Why Daily Aspirin Might Not Be A Good Thing

For my patients who are at high risk for a heart attack or stroke, I’ve sometimes recommended a simple daily aspirin for prevention. But, recently, it was learned that over half of U.S. seniors are taking daily aspirin on their own without their doctors recommendation. If you’re one of those seniors, here’s what you should know about using aspirin for prevention.

Daily Aspirin as Prevention: Pros and Cons

A recent national survey was conducted by Oregon State University regarding aspirin use amongst seniors. They found that an overwhelming majority of seniors – 81% – take aspirin as a preventative measure. In addition, they take it without their doctor’s recommendation or even knowing about it.

Is that a bad thing? Well, maybe. It all depends on you, your current health and even your specific genetic makeup.

There are several good reasons why so many seniors take aspirin, a powerful, yet deregulated, over-the-counter drug. These include recent research like:

1. Heart Attack/Stroke Prevention. Recent studies show that even 81 mg (children’s dose) of aspirin per day may prevent, or lessen the severity, of a heart attack or stroke in those at high risk. People at higher risk are those with diabetes, those with prior cardiac events, those with a history of brain TIA’s (transient ischemic attacks).

Aspirin is a blood thinner and works to break up fibrin in the blood which can become clots. A few years back, the American Heart Association reported that taking low dose aspirin at bedtime could prevent an acute heart attack the following morning. Blood platelets, the elements of the blood that clot, are thicker in the morning. Taking aspirin the night before helped reduce the platelet activity by 22 ARU’s (aspirin reaction units).

2. Prevention of Cancer. Several recent studies revealed that daily aspirin may have a kind of “chemotherapy” preventative effect against pancreatic as well as colon cancer. A study out of the Mayo Clinic reported that people who took aspirin had a 26% decreased risk in developing pancreatic cancer.

In addition, the American Cancer Society’s journal Cancer also reported a 2011 study out of Stanford University regarding women who took aspirin and the deadly skin cancer, melanoma. The study found that older women who took daily aspirin had a 21% decreased risk of developing melanoma. And, that the longer they took aspirin, the more their risk decreased.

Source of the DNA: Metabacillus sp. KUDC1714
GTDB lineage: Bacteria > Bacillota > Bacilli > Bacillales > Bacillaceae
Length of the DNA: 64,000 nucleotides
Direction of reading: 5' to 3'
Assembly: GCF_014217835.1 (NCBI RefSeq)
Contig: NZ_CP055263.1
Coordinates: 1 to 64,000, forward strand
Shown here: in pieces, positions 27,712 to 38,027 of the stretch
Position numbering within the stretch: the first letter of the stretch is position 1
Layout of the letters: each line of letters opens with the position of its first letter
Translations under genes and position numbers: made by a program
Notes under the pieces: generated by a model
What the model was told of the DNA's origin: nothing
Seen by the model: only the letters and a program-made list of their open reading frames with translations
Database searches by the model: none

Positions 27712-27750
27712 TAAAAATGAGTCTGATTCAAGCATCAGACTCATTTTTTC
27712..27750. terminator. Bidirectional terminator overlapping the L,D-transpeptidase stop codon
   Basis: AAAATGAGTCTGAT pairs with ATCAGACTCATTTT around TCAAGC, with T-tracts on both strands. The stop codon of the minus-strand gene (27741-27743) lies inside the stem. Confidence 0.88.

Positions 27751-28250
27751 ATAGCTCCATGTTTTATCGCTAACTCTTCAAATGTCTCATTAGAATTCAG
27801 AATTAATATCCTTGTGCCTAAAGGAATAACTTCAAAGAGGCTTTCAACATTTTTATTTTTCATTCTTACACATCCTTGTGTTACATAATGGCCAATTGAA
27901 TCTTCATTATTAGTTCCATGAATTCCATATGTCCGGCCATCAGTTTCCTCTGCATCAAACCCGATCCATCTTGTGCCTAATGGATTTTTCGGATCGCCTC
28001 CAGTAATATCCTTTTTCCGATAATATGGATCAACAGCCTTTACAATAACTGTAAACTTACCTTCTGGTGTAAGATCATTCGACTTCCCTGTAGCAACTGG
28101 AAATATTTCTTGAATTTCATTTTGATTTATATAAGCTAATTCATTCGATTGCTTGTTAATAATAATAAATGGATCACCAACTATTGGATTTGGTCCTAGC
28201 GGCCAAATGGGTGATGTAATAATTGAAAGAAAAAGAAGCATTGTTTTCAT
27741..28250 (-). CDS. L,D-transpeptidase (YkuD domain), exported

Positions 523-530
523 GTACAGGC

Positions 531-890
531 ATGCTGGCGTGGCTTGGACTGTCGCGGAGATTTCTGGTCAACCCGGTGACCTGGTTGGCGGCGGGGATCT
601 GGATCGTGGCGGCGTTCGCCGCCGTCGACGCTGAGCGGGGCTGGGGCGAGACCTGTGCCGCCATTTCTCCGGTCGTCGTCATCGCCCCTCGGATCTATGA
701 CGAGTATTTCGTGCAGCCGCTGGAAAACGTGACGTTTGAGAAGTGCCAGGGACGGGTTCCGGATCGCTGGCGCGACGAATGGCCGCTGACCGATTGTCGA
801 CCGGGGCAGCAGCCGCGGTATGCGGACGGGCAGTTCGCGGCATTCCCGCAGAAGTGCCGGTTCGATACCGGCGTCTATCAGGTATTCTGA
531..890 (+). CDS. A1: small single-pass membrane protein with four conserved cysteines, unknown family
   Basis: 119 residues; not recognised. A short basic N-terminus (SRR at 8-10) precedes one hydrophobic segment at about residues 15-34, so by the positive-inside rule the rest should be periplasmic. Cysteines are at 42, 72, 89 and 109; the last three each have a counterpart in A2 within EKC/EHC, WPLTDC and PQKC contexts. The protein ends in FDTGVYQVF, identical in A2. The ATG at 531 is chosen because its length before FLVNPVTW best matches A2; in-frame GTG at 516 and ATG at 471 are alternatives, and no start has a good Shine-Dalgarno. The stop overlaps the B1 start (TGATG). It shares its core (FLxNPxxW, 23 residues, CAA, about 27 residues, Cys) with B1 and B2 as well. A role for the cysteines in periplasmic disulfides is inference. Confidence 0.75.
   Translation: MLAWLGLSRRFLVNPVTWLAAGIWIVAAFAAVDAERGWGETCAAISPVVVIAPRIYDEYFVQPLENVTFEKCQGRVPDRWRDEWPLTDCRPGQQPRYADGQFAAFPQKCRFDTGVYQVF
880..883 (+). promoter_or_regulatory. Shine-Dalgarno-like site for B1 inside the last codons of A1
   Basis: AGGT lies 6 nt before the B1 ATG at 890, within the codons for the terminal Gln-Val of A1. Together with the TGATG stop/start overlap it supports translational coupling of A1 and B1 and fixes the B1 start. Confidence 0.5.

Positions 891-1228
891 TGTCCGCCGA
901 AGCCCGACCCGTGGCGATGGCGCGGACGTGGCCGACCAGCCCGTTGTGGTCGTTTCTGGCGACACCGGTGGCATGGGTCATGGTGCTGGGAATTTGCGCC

Even more recently, the Fred Hutchinson Cancer Research Center reported in March 2015, again confirmed prior studies about aspirin’s preventative effect against colon cancer. But, they also cautioned that about 9% of people don’t respond to aspirin, or other NSAID’s (nonsteroidal anti-inflammatory drugs) for this use.

It all has to do with genetic variations in individual DNA. Apparently, people with structural differences in certain chromosomes (12 and 15) prevents any protective benefit from aspirin. The researchers concluded that perhaps specific genetic testing could identify which people would benefit most from aspirin for this use.

3. Prevention of Alzheimer’s Disease. It’s thought that aspirin may help prevent Alzheimer’s disease, or Alzheimer’s-like dementia, indirectly by helping to first prevent stroke. Strokes occur due to blood flow issues, and clots, that block oxygen getting to the brain. Larger strokes, or a series of smaller TIA’s (transient ischemic attacks), greatly increase the risk of the development of dementia.

Why does aspirin seemingly have so many beneficial effects? In addition to being a blood thinner, aspirin is also a powerful anti-inflammatory. In the last decade, inflammation has been shown to be the precursor for the development of heart disease, cancer, Alzheimer’s disease/dementia, Parkinson’s disease, joint disease, and many others. So, decreasing inflammation throughout the body can go a long way to preventing these diseases.

Why Aspirin Might Not Be The Best Choice